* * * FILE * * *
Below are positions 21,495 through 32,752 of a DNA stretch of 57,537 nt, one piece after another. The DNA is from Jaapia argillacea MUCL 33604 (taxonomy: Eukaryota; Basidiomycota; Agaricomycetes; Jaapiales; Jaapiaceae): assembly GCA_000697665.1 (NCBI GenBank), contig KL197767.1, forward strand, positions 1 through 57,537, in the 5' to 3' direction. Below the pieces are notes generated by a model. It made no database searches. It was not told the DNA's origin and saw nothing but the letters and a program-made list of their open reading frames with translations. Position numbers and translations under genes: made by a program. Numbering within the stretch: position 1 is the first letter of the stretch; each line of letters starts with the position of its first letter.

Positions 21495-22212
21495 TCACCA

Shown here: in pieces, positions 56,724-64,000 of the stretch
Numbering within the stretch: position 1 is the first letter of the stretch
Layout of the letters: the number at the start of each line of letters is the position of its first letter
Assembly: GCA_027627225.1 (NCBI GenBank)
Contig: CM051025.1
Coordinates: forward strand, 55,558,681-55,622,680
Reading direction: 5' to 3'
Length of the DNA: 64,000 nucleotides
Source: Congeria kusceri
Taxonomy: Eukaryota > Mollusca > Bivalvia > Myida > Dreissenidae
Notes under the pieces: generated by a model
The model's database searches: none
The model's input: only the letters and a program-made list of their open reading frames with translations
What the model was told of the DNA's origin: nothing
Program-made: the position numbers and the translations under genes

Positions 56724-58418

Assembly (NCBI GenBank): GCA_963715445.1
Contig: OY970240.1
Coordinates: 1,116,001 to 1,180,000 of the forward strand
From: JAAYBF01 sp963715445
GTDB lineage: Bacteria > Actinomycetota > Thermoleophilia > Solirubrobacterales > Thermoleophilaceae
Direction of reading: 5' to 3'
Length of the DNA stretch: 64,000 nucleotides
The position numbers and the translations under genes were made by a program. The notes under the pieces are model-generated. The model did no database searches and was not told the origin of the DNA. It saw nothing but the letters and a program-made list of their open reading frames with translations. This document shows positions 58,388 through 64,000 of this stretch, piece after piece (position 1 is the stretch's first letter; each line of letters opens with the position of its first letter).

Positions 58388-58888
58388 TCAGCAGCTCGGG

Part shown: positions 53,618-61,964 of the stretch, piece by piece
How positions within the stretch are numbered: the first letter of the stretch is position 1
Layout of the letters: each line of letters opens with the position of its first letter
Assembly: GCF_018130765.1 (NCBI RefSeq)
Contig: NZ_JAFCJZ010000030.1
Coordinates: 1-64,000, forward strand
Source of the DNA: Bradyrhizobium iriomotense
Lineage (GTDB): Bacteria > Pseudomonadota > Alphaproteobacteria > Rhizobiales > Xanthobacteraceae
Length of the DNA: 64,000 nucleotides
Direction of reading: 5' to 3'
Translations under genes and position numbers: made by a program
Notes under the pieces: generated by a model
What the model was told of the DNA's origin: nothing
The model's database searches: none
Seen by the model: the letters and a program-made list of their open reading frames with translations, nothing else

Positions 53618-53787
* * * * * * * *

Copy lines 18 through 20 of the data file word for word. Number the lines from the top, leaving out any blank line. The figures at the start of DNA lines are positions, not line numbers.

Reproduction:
Program-made: the position numbers and the translations under genes

Positions 56724-58418

Assembly (NCBI GenBank): GCA_963715445.1